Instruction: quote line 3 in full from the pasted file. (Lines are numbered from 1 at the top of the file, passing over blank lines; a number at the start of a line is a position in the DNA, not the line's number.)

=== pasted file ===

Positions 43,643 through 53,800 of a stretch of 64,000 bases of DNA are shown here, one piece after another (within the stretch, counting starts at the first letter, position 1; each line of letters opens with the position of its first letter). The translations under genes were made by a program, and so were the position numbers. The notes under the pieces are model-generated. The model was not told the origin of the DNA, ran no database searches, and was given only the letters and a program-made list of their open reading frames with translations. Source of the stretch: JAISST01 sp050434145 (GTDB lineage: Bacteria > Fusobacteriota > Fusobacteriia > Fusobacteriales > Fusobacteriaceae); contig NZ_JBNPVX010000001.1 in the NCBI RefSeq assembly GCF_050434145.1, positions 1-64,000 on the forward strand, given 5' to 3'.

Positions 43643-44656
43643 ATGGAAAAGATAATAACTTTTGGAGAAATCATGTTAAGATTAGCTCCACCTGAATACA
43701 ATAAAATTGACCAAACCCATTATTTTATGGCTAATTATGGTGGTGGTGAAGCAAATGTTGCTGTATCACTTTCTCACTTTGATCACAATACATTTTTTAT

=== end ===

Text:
43643 ATGGAAAAGATAATAACTTTTGGAGAAATCATGTTAAGATTAGCTCCACCTGAATACA